This article is adapted from AQ’s special report on millennials in politics
Only three months before winning the 1970 World Cup, Brazil’s national team played a friendly match against Bangu, a lowly club from Rio. The preparations for the global tournament had not been going well and they got worse that rainy night on the edge of the city. The match ended in a 1-1 tie and the national team, popularly known as the seleção, was booed off the pitch.
Just 99 days later, team captain Carlos Alberto Torres kissed the Jules Rimet trophy in front of an ecstatic crowd at Mexico City’s Estadio Azteca. Moments earlier, Torres had scored the final goal to give Brazil a thumping 4-1 win over Italy with a move that is still considered one of the greatest in World Cup history. It was Brazil’s third world title in 12 years and confirmed the South American nation as the country of soccer.
Brazil’s triumph in the first World Cup screened live on global television was as sensational as it was unexpected, and it has never been forgotten. Even though soccer is now a multi-billion-dollar business that demands infinitely more strength, speed and commitment from players, the 1970 team led by Pelé remains the gold standard for style. The tale of how Brazil overcame the odds is also a reminder of how soccer and politics have always been intertwined—with lessons still poignant today.
It’s hard to believe now, but when the seleção boarded their flight to Mexico in May of 1970, many fans thought they were destined for disaster. In the 1966 World Cup in England, Brazil were eliminated at the group stage for the first and still the only time, prompting much soul-searching. Brazil changed coaches five times in two years as experts warned that their once brilliant brand of football had become obsolete. Injuries had plagued Pelé during two consecutive World Cups, and he became so depressed that he’d taken a two-year sabbatical from the seleção. Only after his return did Brazil begin to take international soccer seriously again.
An unexpected transformation
Pelé’s return played its part, but the team’s radical transformation was thanks mostly to João Saldanha, the charismatic and outspoken coach who took over in February 1969. Saldanha was an odd choice, given that the military had just imposed its most repressive laws yet since seizing power in 1964. He was a card-carrying Communist who claimed to have met Mao Zedong while working as a foreign correspondent in China, but he was also a soccer radio commentator whose sharp and earthy analysis excited fans. Saldanha was chosen in part because he could rally fans behind the national team, and he did the job superbly, guiding Brazil to six wins out of six in their qualifying campaign.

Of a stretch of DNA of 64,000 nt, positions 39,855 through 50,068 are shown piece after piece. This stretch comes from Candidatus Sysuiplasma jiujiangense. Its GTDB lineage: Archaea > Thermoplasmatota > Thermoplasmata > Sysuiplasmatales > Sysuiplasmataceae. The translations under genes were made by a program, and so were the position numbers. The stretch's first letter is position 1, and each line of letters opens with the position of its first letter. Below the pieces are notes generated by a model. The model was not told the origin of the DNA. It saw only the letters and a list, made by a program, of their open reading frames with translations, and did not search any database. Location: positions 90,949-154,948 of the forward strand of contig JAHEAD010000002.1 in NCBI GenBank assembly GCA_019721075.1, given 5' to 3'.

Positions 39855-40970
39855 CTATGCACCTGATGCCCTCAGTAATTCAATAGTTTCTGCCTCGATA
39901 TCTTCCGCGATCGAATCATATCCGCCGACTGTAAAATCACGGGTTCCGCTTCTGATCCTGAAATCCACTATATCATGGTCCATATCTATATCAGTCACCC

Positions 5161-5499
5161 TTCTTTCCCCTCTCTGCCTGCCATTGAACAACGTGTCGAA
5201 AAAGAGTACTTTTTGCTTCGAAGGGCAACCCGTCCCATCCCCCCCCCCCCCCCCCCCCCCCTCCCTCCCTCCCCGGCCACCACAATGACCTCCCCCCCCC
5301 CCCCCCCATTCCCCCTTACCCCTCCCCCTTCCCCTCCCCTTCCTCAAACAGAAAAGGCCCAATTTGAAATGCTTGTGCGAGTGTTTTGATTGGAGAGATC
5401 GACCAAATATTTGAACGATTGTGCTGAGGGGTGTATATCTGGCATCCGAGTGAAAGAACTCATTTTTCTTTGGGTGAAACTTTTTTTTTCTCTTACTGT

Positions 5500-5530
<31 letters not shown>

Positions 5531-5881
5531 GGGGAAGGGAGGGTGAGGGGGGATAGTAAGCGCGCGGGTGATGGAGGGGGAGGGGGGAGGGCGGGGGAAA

The streak was a record at the time and the prospect of more victories in Mexico was both good news and bad news for the military. Winning the World Cup might boost Brazil’s image abroad and the government’s image at home, but it would also make Saldanha untouchable. That was a frightening prospect for President General Emílio Garrastazu Médici, a fanatical football fan. He loved to watch his favorite team Grêmio at the Estádio Olímpico in Porto Alegre, the capital of his home state of Rio Grande do Sul, or Flamengo at the Maracanã stadium in Rio, where he would sit in the stands with a transistor radio glued to his ear.
Médici and Saldanha clashed in March 1970 after the media reported the president wanted to see his favorite player Dário included in the squad. Saldanha responded with humor: “I don’t pick his cabinet and he doesn’t pick the team. As you see, we understand each other very well.”
Saldanha was removed not long after and historians have focused on his disagreement with Médici. But the truth was that Saldanha had become too unpredictable. He was a fabulist, a drinker and a loose cannon. In early March, he took a gun to the Flamengo training ground to threaten their coach. A few days later, he claimed Pelé had a life-threatening disease and dropped him from the upcoming friendly against Argentina. It was all too much for the establishment to bear.
The military worried that if a Communist won the World Cup for Brazil, he would have a soapbox from which to denounce the dictatorship. The regime had also invested heavily in the World Cup campaign. Many of the backroom staff were army officers. The airwaves rang out with the nationalist song Pra Frente Brasil. Cars and windows showed pro-regime stickers declaring, “I love you, my Brazil.” Saldanha’s position was untenable and he was fired less than three months before the World Cup was due to start. No one ever explained exactly why, but it didn’t really matter. The real question, Saldanha said, was not why he was fired, but why they gave him the job in the first place.